If you’re suffering from trauma, or know someone who is, you know how much trouble it can cause. There can be anxiety, panic, anger, sleep problems, and other difficulties. Trauma sufferers may also feel ashamed and misunderstood for not being able to control their reactions.
However, trauma symptoms are not a weakness but simply the result of an outdated defense mechanism—the brain’s way of warning us to stay away from dangerous situations. Because these symptoms can persist for years if not properly treated, trauma sufferers may get the idea that they will just have to live with them. This is simply not true. With the right treatment, complete recovery from trauma is possible.
EMDR: An Effective Treatment
One of the best treatments for trauma today is a technique called EMDR, which stands for Eye Movement Desensitization and Reprocessing. It was discovered in the late 1980s by Francine Shapiro, a Ph.D. psychology student in San Diego. She found a simple way to signal the brain to change triggerable trauma memories into normal, non-triggerable memories. It had miraculous results.
In her first published study from 1989, she showed that EMDR significantly reduced anxiety, intrusive thoughts, flashbacks, and insomnia in a group of 22 Vietnam veterans and sexual abuse victims ranging in age from 11 to 53 years. Since then, EMDR has become accepted as one of the primary treatments for trauma all over the world. An article from the 2005 American Journal of Psychiatry analyzing metadata from 26 research studies stated that EMDR was “highly efficacious in reducing PTSD symptoms.”
How It Works
The process of EMDR involves very gentle, alternating left and right side stimulation. This is done using small buzzers, eye movement, or audio. Although the exact reason EMDR works so well is not fully understood, researchers believe it has to do with the fact that when the brain processes normal memories during sleep, activity in the left and right hemispheres oscillates back and forth. The left and right stimulation of EMDR may be “reminding” the brain of its ability to process memories and “jump-starting” the process. When facilitated by a trained practitioner, chains of trauma memories are effortlessly and painlessly converted to non-triggerable memories as the brain sorts them out.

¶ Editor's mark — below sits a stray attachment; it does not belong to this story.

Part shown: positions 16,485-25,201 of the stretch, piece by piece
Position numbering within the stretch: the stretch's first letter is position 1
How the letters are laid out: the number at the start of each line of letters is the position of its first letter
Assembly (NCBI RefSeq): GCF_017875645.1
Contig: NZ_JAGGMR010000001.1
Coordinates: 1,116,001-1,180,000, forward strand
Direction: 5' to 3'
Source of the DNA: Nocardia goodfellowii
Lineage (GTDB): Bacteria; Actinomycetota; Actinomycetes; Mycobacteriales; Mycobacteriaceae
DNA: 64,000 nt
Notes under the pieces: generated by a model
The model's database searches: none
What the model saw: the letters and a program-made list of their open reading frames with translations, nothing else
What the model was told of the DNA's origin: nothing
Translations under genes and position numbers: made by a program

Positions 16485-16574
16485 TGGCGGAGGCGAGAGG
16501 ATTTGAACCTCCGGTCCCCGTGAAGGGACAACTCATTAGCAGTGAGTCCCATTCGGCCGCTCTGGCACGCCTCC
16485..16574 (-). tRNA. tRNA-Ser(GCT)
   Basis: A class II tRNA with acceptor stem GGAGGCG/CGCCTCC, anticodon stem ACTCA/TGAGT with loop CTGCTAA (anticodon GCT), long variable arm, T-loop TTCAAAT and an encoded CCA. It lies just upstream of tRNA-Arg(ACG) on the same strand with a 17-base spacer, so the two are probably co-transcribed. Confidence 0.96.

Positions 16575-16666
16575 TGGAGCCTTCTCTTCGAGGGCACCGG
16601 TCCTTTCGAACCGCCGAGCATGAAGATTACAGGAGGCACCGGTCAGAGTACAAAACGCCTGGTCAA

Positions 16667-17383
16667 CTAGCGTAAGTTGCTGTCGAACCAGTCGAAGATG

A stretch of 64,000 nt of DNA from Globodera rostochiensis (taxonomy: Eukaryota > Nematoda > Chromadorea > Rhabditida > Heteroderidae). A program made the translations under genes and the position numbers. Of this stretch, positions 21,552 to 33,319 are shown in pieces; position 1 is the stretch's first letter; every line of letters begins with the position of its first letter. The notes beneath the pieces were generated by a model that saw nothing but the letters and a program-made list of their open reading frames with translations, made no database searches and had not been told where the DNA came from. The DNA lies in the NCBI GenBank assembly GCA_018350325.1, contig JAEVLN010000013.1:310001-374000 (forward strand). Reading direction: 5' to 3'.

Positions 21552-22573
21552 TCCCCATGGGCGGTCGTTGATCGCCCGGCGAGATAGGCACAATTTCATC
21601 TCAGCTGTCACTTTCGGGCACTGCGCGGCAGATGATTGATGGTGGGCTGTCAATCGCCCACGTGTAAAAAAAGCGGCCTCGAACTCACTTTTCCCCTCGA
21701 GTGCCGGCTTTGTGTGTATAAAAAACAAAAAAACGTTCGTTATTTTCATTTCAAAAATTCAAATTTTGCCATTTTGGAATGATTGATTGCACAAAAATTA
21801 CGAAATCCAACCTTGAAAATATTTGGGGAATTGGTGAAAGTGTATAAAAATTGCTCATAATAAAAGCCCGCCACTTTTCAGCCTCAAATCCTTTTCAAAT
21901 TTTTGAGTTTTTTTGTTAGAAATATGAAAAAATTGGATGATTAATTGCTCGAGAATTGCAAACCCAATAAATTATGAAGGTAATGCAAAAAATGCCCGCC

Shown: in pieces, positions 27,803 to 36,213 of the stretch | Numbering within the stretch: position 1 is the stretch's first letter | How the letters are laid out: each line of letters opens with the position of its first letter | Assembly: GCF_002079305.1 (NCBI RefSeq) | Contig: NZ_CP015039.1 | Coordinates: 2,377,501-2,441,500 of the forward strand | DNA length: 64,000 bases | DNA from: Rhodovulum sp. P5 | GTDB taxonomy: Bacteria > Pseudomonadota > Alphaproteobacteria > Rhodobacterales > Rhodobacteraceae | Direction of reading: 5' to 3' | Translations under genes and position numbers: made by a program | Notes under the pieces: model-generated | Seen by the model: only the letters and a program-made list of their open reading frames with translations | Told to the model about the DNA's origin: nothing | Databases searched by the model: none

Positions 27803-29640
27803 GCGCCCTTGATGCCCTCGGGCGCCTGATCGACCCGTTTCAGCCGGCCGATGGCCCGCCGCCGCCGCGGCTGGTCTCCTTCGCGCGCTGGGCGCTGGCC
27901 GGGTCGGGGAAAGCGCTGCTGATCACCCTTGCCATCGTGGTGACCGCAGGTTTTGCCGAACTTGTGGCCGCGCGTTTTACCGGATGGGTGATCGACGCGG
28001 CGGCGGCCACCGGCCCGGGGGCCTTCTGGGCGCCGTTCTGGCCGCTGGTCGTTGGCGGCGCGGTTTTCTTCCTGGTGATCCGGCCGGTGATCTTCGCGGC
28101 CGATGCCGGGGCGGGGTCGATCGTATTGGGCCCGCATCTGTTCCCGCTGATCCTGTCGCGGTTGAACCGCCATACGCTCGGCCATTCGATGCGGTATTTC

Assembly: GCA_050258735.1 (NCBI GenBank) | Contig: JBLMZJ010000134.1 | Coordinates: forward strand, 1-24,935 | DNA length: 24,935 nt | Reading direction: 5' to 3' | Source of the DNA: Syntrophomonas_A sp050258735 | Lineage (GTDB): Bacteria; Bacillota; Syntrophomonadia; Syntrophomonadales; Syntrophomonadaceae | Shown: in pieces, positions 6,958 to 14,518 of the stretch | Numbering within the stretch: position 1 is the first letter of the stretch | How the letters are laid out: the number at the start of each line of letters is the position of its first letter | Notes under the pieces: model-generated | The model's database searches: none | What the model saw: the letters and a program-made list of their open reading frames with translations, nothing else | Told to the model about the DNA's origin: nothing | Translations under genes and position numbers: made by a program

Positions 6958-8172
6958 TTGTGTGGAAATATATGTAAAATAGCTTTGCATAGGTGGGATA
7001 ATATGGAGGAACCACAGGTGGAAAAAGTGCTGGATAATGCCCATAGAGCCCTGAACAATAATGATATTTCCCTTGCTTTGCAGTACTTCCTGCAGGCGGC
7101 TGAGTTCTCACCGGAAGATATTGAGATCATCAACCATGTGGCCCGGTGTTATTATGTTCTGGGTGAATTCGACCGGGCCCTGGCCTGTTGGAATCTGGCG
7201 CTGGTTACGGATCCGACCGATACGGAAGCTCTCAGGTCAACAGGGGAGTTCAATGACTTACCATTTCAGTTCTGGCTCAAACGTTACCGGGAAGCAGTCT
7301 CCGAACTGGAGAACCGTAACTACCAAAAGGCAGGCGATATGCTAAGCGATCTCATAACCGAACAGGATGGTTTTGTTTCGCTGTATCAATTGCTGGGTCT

What It Can Do
I have seen clients get what appears to be miraculous relief from all sorts of traumatic issues using EMDR. Symptoms related to physical and sexual abuse, the death of a loved one, and even birth trauma have resolved very quickly. Clients have reported that difficult memories were no longer experienced as painful. They spontaneously had insights that allowed them to be more functional. As their memories resolved, anger outbursts decreased, anxiety and depressive symptoms were reduced, and sleep improved. These results are possible whether the trauma is is mild or severe.
A Personal Experience
My personal experience with EMDR showed me the power it can have with lesser issues. I was working at a mental health agency and noticed that I became very anxious when it came time to turn in my timecard. I was sometimes late, which caused my supervisor to get irritated at me. I was my doing my EMDR training course, and I decided to address this issue when it was my turn to get an EMDR session. Many different memories and emotions surfaced, some from over 40 years ago!
After the session, I felt calmer, and when I went back to work, I no longer experienced any anxiety connected with my timecard. My issue with the supervisor disappeared, too.
Importance of Proper Treatment
One of the biggest obstacles in treating trauma is the client’s sense that their situation is never going to change. There may also be a natural resistance to any kind of change, even positive change. They may not understand how trauma works and be interpreting their symptoms as a personal failure. There may also be other dynamics at play that support their symptoms.
For these reasons, it is important to view EMDR as part of a careful therapeutic approach, one which takes into consideration the client’s overall stability, readiness to change, and level of information about trauma.
For more information about trauma and EMDR, visit DavidSeagullTherapy.com. David Seagull, LISW, is a therapist in Fairfield and a member of the International Society for Trauma & Dissociation.